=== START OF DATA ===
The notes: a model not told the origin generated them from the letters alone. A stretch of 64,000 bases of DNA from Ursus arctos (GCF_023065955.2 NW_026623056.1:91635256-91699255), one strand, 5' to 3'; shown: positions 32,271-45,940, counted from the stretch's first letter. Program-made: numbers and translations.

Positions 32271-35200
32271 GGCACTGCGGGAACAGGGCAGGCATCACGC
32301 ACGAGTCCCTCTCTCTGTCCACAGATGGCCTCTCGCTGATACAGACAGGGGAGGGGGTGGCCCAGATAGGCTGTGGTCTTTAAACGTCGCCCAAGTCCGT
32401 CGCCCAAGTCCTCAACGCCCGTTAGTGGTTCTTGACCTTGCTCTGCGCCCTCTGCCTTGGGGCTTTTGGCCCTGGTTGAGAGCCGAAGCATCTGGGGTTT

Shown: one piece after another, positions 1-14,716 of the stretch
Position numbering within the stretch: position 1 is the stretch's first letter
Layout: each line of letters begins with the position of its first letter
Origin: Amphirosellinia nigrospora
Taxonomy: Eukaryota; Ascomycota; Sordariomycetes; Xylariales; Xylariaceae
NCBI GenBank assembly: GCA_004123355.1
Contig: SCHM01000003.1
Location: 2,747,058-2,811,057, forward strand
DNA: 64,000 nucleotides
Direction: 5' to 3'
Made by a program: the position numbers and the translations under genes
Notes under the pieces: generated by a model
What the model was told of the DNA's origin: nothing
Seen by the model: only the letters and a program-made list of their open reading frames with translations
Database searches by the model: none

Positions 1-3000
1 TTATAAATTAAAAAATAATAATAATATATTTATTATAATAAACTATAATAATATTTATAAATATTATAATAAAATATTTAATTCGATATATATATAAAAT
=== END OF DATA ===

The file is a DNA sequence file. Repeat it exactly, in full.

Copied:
The notes: a model not told the origin generated them from the letters alone. A stretch of 64,000 bases of DNA from Ursus arctos (GCF_023065955.2 NW_026623056.1:91635256-91699255), one strand, 5' to 3'; shown: positions 32,271-45,940, counted from the stretch's first letter. Program-made: numbers and translations.

Positions 32271-35200
32271 GGCACTGCGGGAACAGGGCAGGCATCACGC
32301 ACGAGTCCCTCTCTCTGTCCACAGATGGCCTCTCGCTGATACAGACAGGGGAGGGGGTGGCCCAGATAGGCTGTGGTCTTTAAACGTCGCCCAAGTCCGT
32401 CGCCCAAGTCCTCAACGCCCGTTAGTGGTTCTTGACCTTGCTCTGCGCCCTCTGCCTTGGGGCTTTTGGCCCTGGTTGAGAGCCGAAGCATCTGGGGTTT

Shown: one piece after another, positions 1-14,716 of the stretch
Position numbering within the stretch: position 1 is the stretch's first letter
Layout: each line of letters begins with the position of its first letter
Origin: Amphirosellinia nigrospora
Taxonomy: Eukaryota; Ascomycota; Sordariomycetes; Xylariales; Xylariaceae
NCBI GenBank assembly: GCA_004123355.1
Contig: SCHM01000003.1
Location: 2,747,058-2,811,057, forward strand
DNA: 64,000 nucleotides
Direction: 5' to 3'
Made by a program: the position numbers and the translations under genes
Notes under the pieces: generated by a model
What the model was told of the DNA's origin: nothing
Seen by the model: only the letters and a program-made list of their open reading frames with translations
Database searches by the model: none

Positions 1-3000
1 TTATAAATTAAAAAATAATAATAATATATTTATTATAATAAACTATAATAATATTTATAAATATTATAATAAAATATTTAATTCGATATATATATAAAAT